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Brazil’s Debureaucratization Secretary, Paulo Uebel, led the initiative. Along with Bolsonaro, he aims to increase entrepreneurship and startup creation by eliminating limitations, roadblocks, paperwork and costs involved in starting a business.
Minister of the Civil House, Onyx Lorenzoni, said in the ceremony that “startups won’t need licenses” or permits to test products. The only stipulation is that they don’t endanger public safety or violate sanitary and health regulations.
Startups will mainly benefit from less paperwork and overhead costs. For instance, no longer will they have to save documents such as labor and tax receipts, which can eventually turn out costly. Instead, more capital and brainpower can go towards business or tech development.
Also, the more fluid dispensation of permits will make opening offices easier and less restrictive if the endeavor is considered “low risk.” On top of that, we’ll see improved measures to allow small and medium-sized companies to trade in the national exchange, making financing and funding alternatives easier for these businesses.
According to officials, Brazilian businesses won’t need to IPO abroad, either. This provisional measure allows executives to expedite an effective law for 120 days without congressional approval, as long as it addresses urgent and important matters.
These are some of the key principles behind the policy:
Freedom from bureaucracy
There won’t be any prior authorization for starting low-risk economic activities.
Freedom to work and produce
If they don’t violate labor rights, startups will be able to work and generate income whenever they find most convenient.
Freedom to define prices
Startups can fix and fluctuate their own prices based on market conditions of supply and demand.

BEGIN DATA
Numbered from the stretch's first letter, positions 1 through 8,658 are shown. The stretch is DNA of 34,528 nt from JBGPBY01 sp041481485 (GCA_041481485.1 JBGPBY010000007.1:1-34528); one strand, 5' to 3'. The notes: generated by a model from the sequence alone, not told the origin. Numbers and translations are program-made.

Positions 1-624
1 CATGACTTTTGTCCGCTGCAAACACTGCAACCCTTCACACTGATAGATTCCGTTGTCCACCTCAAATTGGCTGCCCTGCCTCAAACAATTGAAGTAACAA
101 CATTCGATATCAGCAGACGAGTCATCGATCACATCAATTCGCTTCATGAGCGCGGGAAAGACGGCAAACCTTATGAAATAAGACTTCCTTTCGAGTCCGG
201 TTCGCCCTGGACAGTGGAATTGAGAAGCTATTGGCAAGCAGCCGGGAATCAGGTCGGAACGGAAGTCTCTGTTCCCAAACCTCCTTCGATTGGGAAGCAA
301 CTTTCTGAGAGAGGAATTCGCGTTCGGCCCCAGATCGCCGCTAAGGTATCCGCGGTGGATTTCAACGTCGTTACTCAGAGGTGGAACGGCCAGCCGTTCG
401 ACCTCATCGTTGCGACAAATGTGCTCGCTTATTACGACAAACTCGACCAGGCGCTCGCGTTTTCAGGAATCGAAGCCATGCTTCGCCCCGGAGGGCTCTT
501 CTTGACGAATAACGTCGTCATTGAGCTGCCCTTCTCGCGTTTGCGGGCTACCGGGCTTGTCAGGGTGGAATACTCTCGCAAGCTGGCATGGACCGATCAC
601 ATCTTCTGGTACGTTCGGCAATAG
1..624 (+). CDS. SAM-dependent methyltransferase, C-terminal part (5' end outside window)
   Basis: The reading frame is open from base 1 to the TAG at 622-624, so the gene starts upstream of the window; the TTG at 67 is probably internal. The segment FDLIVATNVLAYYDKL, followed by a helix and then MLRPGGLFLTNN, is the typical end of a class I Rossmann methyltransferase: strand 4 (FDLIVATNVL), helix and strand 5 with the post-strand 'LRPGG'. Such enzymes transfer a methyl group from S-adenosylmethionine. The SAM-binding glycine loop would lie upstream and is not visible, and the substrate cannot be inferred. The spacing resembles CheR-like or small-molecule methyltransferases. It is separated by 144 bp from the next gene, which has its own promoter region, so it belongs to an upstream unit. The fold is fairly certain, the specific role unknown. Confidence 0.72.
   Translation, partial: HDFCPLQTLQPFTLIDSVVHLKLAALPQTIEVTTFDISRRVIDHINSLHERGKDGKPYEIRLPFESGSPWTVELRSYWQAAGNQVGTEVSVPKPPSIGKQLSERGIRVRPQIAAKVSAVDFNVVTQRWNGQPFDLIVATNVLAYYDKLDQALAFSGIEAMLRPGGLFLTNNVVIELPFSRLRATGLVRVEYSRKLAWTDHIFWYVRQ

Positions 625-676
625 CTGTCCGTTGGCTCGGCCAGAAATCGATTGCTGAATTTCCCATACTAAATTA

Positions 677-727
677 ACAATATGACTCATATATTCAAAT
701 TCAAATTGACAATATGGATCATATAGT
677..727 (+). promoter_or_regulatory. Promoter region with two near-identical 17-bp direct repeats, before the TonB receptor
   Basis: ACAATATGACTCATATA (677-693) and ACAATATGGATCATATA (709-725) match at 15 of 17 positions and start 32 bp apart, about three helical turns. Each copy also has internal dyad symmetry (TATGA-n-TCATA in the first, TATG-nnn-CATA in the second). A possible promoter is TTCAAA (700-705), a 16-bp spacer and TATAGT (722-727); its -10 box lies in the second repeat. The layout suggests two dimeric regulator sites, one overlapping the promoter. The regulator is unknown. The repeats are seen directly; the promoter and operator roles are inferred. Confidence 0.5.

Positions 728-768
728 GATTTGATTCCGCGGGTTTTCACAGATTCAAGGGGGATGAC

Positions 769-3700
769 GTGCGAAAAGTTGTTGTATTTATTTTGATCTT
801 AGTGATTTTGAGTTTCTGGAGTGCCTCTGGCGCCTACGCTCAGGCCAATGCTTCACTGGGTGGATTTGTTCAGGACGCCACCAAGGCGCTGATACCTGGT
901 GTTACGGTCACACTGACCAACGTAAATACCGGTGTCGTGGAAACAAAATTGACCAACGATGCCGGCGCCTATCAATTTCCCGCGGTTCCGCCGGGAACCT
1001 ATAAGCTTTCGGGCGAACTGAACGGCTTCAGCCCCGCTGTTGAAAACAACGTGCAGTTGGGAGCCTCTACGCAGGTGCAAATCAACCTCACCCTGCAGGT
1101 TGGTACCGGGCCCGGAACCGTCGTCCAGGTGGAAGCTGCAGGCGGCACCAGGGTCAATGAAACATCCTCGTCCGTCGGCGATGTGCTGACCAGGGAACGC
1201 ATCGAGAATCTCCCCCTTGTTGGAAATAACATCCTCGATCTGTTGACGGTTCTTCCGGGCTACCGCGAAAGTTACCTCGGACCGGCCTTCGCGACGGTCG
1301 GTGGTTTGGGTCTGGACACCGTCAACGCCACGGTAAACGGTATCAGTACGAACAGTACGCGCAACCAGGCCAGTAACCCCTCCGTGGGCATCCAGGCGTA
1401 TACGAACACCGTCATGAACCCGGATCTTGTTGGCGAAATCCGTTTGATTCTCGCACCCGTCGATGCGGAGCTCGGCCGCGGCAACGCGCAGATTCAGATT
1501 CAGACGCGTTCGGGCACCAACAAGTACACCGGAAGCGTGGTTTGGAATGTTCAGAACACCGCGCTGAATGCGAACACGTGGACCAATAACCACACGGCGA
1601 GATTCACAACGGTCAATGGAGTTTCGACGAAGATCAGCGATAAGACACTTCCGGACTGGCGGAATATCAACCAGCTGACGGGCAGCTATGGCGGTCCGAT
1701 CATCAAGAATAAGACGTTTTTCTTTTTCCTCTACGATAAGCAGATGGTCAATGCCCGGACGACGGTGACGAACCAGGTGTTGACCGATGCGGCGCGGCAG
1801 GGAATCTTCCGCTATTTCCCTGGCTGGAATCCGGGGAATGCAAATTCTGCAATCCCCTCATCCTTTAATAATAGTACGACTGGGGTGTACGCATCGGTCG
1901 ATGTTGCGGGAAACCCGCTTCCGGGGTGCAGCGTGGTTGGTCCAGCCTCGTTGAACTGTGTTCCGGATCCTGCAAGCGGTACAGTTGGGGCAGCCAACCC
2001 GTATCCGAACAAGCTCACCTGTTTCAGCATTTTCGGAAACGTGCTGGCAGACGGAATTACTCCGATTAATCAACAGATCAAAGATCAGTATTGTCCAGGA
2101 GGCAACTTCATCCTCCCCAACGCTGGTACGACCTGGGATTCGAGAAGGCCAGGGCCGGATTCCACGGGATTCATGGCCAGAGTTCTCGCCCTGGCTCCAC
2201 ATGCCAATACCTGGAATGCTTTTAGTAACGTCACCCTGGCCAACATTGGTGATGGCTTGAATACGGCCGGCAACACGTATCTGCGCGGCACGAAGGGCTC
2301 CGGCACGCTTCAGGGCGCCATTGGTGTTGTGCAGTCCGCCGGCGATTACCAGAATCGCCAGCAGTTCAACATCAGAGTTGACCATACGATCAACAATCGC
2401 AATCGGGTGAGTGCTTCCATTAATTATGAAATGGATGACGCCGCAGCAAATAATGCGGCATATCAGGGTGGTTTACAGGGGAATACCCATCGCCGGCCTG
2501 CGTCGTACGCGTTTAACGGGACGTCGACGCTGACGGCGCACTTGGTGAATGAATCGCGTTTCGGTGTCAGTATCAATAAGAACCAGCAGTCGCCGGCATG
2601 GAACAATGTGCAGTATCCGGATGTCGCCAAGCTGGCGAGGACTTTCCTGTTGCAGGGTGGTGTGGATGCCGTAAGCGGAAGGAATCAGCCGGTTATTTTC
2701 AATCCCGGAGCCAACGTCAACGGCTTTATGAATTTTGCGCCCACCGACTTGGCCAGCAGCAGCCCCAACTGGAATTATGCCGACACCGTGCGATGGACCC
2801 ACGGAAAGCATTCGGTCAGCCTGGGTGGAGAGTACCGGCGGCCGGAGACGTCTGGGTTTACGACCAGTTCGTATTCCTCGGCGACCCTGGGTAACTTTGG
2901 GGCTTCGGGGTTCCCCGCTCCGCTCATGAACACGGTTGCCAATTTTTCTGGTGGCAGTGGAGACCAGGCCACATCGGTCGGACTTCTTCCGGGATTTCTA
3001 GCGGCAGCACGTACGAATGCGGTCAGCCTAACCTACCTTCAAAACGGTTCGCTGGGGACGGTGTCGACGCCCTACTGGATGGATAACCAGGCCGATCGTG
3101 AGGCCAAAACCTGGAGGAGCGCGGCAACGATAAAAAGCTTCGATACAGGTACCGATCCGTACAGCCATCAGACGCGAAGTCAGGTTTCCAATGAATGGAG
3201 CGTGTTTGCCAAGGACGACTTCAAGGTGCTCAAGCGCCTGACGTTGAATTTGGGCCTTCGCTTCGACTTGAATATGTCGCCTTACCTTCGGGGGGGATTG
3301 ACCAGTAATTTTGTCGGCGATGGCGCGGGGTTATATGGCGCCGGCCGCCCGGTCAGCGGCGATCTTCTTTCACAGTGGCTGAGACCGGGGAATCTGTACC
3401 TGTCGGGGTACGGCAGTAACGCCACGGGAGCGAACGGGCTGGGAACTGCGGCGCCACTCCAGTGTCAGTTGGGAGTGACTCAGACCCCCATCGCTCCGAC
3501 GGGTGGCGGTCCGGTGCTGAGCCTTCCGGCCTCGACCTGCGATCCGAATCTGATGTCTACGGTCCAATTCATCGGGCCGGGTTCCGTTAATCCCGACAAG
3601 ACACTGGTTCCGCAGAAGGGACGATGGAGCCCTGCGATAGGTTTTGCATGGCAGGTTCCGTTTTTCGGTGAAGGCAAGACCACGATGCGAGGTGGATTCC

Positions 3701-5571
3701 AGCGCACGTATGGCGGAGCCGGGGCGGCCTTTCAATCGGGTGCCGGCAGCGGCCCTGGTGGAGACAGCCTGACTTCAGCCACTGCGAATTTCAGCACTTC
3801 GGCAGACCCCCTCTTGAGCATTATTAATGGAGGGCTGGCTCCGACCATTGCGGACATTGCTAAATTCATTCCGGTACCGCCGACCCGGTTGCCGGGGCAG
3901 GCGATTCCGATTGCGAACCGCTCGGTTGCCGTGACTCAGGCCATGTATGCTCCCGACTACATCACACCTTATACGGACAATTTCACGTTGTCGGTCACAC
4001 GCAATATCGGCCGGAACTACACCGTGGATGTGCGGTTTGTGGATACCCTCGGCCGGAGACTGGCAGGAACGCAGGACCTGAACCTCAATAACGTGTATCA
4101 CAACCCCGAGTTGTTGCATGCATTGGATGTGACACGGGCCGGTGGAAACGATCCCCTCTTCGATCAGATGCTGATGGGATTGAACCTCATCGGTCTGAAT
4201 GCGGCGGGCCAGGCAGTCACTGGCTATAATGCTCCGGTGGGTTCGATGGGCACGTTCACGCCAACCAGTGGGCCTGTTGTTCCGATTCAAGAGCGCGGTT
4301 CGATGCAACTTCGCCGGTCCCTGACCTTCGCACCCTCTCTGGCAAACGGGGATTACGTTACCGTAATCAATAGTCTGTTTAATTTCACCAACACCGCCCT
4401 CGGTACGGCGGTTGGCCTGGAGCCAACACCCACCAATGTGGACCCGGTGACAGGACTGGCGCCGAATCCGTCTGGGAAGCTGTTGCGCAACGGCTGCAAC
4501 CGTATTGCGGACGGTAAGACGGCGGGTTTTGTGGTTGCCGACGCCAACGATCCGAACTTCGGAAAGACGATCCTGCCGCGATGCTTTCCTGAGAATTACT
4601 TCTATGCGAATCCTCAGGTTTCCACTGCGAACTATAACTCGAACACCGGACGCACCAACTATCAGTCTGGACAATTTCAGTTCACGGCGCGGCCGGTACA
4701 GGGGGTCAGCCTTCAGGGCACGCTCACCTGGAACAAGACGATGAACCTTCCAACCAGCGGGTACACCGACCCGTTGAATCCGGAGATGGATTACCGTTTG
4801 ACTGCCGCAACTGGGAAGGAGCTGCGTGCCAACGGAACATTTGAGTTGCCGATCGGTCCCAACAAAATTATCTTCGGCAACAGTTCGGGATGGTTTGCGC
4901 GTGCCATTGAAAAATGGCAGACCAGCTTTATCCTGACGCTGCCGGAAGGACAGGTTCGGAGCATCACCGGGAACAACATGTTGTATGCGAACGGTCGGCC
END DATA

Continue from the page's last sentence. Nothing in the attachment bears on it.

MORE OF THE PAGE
Freedom from arbitrariness
Tax arrangements will be equal for all citizens.
Freedom to be presumed in good faith
Contracts and private agreements will resolve doubts in the interpretation of the law.
Freedom to modernize
Officials will review old laws to remove regulations impeding the development of new technologies.
Freedom to innovate
No permits will be necessary to test, develop or implement new low-risk products.
Freedom to agree
Business contracts and personal agreements will have a degree of unalterability from Judicial decisions.
Freedom not to remain unanswered
Every permit and license application will have a determination date, otherwise, it will automatically mean approval for silence
Freedom to digitize
Startups can scan and discard all paperwork to diminish storage costs.
Freedom to grow
It will be easier for small and medium-sized companies to access public markets, meaning Brazilian startups won’t need to IPO abroad.
Freedom to undertake
Judicial decisions cannot disregard legal personality unless there’s proof of bad faith from the entrepreneur.
Freedom to write contracts with international standards
Judiciaries can’t revise contracts unless strictly necessary.
Freedom from abuse
Regulators won’t be able to go beyond the limits to harm entrepreneurs, causing undue economic distortions.
Freedom from economic regulation
New regulations with high economic impact can’t be implemented without due analysis.
Freedom from corporate regulation
Limited sole proprietorships will be effectively regularized in the form of the law.
Freedom from contractual risk
The right of the parties to agree on the risk allocation as a result of contractual revision should always be lawful and respected.
Without taking a political posture on this one, this specific policy certainly looks promising not to mention well-planned. Reducing regulations and bureaucracy for individuals to start high-growth businesses will certainly propel Brazil’s economy and tech industry.
Now, of course, it’s also a risky undertaking since users will be the ones testing the waters with disruptive business models or emergent technologies. However, most of the time, early adopters are happy to be the guinea pigs in these cases.
There’s a fine balance between freedom and regulation that can only experimentation in addition to risk-taking can validate. One thing is certain, though. More bureaucracy means less innovation for businesses trying to experiment and learn from their mistakes.
We’ll stay tuned to see how this develops.